Plaintiff makes three arguments in response. First, the rule Defendants are urging has no basis in the text of Rule 23(g)(3). Second, the Manual for Complex Litigation contemplates that it may be necessary to appoint interim counsel in the present circumstances:

If the lawyer who filed the suit is likely to be the only lawyer seeking appointment as class counsel, appointing interim class counsel may be unnecessary. If, however, there are a number of overlapping, duplicative, or competing suits pending in other courts, and some or all of those suits may be consolidated, a number of lawyers may compete for class counsel appointment. In such cases, designation of interim counsel clarifies responsibility for protecting the interests of the class during precertification activities, such as making and responding to motions, conducting any necessary discovery, moving for class certification, and negotiating settlement . . . Absent a stipulation [to the appointment of a lead interim counsel], the court may need to select interim class counsel from lawyers competing for the role and formally designate the lawyer selected.

Manual for Complex Litigation § 21.11 (4th 2004). Third, Plaintiff argues that "courts have repeatedly appointed interim class counsel pursuant to Rule 23(g)(3) in circumstances such as this, where the competing suits were pending in different courts and judicial districts."

(Reply Br. at 7:5--7.)

The last argument is the weakest. Plaintiff only cites two cases, and in both of them the appointment of interim counsel was the result of a stipulation and therefore uncontroversial. In one of those cases, Park v. The Thompson Corp., 05-CV-2931 (S.D.N.Y.), a judge simply signed off on a proposed order drafted and submitted, presumably, by the plaintiff's counsel, who happens to be Plaintiff's counsel in this case. (It's ironic that Plaintiff disparages the Nutz for Candy decision on which Defendants rely for being a "mere 1-page decision" (Reply Br. at 11:5) while at the same time offering the appointment of interim counsel in Park as persuasive legal authority.) Plaintiff is right that none of the cases on which Defendants rely announces a black-letter rule requiring that cases be consolidated in a single court before the appointment of interim class counsel is appropriate, but that doesn't change the fact that there is more case law on Defendant's side than on Plaintiff's. See Donaldson at *1 (compiling case law).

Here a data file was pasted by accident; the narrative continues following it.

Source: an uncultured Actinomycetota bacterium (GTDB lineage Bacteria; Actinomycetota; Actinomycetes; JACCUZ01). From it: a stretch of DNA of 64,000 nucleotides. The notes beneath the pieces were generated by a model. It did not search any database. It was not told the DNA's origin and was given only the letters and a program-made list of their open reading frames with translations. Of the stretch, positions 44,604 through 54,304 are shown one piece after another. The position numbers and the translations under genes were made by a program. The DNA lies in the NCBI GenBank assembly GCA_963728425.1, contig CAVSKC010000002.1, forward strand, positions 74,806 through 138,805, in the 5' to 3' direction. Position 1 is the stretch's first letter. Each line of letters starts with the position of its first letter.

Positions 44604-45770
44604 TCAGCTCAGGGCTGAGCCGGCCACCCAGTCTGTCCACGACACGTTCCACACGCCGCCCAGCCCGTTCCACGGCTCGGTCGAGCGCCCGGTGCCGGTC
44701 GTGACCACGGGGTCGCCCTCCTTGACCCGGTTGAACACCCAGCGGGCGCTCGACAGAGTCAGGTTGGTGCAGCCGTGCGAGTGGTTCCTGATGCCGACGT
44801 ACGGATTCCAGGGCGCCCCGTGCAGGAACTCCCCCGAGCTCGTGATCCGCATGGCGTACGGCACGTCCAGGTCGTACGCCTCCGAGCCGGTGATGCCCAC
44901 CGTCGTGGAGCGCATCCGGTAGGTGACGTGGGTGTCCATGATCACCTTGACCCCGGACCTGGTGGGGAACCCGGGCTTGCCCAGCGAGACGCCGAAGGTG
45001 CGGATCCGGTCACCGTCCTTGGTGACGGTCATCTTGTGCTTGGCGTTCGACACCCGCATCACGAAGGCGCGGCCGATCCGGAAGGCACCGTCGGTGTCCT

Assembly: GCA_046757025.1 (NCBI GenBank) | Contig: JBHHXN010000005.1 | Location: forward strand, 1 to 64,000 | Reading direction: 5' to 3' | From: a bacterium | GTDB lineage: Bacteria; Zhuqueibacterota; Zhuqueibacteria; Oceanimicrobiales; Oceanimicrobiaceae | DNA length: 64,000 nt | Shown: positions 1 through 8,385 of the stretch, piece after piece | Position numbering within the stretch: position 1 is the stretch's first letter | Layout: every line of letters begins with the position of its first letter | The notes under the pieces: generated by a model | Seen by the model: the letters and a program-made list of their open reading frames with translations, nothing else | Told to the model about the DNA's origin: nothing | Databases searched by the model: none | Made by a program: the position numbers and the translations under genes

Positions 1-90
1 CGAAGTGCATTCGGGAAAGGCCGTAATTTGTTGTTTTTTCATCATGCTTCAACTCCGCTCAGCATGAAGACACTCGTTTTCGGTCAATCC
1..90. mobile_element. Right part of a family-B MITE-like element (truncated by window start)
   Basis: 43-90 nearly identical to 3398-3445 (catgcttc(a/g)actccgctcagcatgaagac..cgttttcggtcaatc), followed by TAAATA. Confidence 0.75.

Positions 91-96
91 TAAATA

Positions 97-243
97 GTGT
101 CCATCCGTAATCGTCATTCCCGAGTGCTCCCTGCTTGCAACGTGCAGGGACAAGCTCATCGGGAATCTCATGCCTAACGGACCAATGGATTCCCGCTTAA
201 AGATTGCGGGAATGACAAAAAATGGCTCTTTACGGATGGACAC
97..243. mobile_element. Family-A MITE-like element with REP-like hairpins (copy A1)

Considering Plaintiff's first and second argument, the Court still sees no compelling reason to appoint The Katriel Firm as interim class counsel at this time. There is but one case now before the Court, and there is little confusion that it is the responsibility of The Katriel Firm to protect the interests of the putative class through the discovery, certification, and motions process. The pendency of Custom Underground does not obfuscate this responsibility or impede The Katriel Firm's discharge of it. Moreover, Plaintiff's vague assertions notwithstanding, it is unclear precisely how the Custom Underground case places the interests of the putative class in jeopardy. (See Br. at 6; Reply Br. at 3:1--2.) If the plaintiffs in Custom Underground truly lack standing to assert claims on behalf of California plaintiffs, the Court trusts that they will fail to certify a class that includes them. Frankly, it would seem to cut in Plaintiff's favor if the Custom Underground plaintiffs did have standing, because then that case would overlap more with this one, and a better cause could be made that one lawyer should be appointed to protect the interests of California plaintiffs pre-certification. See Park. But if the Custom Underground plaintiffs lack standing to sue on behalf of California residents, the Court would think they are as good as out of the lawsuit in the first place. In any event, the solution isn't for this Court to announce that only Plaintiff and The Katriel Firm have authority to speak on behalf of a putative class of California plaintiffs. These considerations, coupled with case law that the Court finds overwhelmingly supports the appointment of interim counsel when related cases have been consolidated in a single court, support the DENIAL, WITHOUT PREJUDICE, of Plaintiff's motion for appointment of interim class counsel.